Tuesday, March 31, 2009

Say No to the F-22

By Justin McMahan
April 1, 2009

WASHINGTON – In the coming days, President Obama must decide whether to approve the request of Air Force chief of staff General Norton Schwartz for more F-22 Raptors. The request is in addition to the 183 F-22s – each costing some $138 million, or $361 million, if you include overall program costs – that Congress approved in 2006.

Lockheed Martin, which builds the F-22, as well as Boeing and Pratt & Whitney, frequently take out full page ads in The Hill and other publications read by lawmakers and their staff imploring Congress to continue to fund the program, For National Security. For Economic Stability. For the over 300 million Americans it keeps safe – and the more than 95,000 Americans who are employed directly and indirectly.

Not all members of the Defense establishment agree, however, that additional F-22s are needed to keep American safe. Secretary of Defense Robert Gates, for one, has expressed concern that procuring more F-22s would come at the expense of the more affordable F-35 Joint Strike Fighter.

From an economic standpoint, Gates’ position is important because the production of the F-35, which may be sold overseas, has the potential to generate sorely needed revenue. The F-22, meanwhile, has been banned for sale to foreign governments by House Appropriations Chairman David Obey (D-WI).

Considerable debate exists within the Defense establishment concerning the utility of investing tens of billions of dollars in next generation aircraft at a time when more robust counterinsurgency capabilities are needed to tamp down growing unrest in Afghanistan, Iraq and, possibly, Pakistan. Secretary Gates is adamant that the killing of Afghan and Pakistani civilians by errant bombs and missile attacks hinders our ability to win hearts and minds there.

Indeed, a central lesson from the early years of the Iraq and Afghanistan wars is that counterinsurgency is less about killing insurgents and more about devising political solutions to local problems while being shot at. Solving problems at the community level and building long-term, genuine partnerships with the local population is the best way to diminish insurgents’ influence. F-22s Raptors do not help to build these partnerships.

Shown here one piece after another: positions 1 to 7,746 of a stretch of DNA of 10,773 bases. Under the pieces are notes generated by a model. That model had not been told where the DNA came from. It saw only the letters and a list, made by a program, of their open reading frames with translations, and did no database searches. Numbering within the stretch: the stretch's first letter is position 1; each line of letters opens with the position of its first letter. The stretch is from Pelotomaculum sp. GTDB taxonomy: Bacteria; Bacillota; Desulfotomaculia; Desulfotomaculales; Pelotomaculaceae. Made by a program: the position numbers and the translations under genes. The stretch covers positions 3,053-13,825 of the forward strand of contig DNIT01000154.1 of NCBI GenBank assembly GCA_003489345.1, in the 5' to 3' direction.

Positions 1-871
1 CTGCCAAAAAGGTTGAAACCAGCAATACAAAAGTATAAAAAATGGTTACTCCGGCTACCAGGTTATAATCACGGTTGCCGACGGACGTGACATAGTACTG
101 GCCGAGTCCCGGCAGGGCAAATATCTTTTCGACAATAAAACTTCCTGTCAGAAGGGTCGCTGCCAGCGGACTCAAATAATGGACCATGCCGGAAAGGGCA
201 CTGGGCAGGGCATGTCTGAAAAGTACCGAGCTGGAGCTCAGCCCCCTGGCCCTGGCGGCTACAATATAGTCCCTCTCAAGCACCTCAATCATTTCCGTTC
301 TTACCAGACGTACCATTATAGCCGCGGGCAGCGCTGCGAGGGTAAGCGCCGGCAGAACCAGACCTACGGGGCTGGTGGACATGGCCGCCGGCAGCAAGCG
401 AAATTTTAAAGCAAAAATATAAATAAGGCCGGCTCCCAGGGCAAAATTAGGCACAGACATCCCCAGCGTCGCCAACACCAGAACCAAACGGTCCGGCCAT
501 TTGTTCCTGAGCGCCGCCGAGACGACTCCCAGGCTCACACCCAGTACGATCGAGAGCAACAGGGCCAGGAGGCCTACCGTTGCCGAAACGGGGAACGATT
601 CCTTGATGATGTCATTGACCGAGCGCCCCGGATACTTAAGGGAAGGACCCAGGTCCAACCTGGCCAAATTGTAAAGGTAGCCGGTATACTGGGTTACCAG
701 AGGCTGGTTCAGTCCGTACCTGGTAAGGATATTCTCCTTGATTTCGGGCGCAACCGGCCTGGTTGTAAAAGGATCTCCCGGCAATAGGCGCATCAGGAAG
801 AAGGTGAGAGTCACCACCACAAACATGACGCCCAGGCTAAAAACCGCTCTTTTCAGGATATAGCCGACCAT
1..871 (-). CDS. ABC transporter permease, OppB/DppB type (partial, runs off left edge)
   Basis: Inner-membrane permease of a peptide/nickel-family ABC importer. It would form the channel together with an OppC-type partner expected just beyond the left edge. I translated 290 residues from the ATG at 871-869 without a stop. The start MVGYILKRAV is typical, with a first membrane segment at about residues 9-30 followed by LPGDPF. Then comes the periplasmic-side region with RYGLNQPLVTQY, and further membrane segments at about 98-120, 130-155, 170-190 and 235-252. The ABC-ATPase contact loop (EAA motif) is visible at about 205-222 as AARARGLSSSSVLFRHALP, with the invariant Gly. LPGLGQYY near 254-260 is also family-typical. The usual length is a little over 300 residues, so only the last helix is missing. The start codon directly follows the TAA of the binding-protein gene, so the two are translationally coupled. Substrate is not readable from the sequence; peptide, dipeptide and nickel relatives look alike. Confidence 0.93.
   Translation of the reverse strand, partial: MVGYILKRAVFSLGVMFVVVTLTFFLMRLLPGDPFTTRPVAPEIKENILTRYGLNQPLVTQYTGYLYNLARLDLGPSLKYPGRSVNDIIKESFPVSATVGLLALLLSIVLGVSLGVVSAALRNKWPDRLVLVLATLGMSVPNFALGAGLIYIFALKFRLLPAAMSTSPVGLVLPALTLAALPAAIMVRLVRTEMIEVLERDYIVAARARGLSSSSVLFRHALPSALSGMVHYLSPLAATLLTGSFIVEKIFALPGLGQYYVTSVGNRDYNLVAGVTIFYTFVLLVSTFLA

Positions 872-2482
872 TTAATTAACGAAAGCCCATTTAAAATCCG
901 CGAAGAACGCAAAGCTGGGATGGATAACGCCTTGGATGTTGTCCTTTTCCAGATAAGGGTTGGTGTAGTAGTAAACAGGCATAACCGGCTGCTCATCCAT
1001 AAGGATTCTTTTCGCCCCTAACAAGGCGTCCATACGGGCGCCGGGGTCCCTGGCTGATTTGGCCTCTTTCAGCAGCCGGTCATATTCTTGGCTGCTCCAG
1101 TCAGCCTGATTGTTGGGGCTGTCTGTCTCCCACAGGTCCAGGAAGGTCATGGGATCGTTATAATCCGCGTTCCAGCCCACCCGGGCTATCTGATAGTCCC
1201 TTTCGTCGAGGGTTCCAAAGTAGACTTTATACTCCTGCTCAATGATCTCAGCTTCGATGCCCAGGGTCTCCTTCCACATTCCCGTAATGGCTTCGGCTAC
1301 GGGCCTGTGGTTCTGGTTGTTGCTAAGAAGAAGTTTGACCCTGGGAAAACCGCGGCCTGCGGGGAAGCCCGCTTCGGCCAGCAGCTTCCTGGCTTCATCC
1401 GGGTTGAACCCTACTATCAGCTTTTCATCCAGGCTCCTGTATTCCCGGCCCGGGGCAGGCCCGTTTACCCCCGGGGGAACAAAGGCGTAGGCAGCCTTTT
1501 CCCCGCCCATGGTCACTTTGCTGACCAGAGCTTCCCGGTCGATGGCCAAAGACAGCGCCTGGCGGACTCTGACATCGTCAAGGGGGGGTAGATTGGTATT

If President-elect Obama is serious about placing a renewed emphasis on nation building, as his statements concerning Afghanistan and Pakistan attest, he needs to work with Congress to ensure that already strained Defense budgets are not saddled with unnecessary appropriations for next generation fighter jets that do not help our effort there.

The F-22 Raptor program alone has cost American taxpayers $62 billion, almost twice the entire 2008 State Department budget of $35 billion, which is less than 8% of the $481 billion Defense Department budget (less than 6% if we include $162 billion in supplemental war funding). If we are serious about defeating insurgencies in South Asia, we need to shift resources away from nice-to-have next generation defense programs and instead fund the additional nation building responsibilities that we assumed when President Obama dispatched more than 17,000 additional U.S. troops to Afghanistan.

While it is understandable that some members of Congress, whose constituents include employees of Lockheed and other companies that build the F-22, advocate additional funding for the program, sound fiscal judgment and the need to win the wars in South Asia and Iraq make a strong case – if not for additional State Department funding - at least for postponing procurement of additional F-22s.

To preserve jobs, funds earmarked for the F-22 could still be allocated to Lockheed, but only to produce systems that will make us safer, like Lockheed’s Maritime Integrated Domain Awareness System (MIDAS). By allocating more money to MIDAS, President Obama would take an important step toward securing our nation’s ports and lessening the chance that terrorists will detonate a nuclear weapon in the port of Oakland, Long Beach or New Jersey.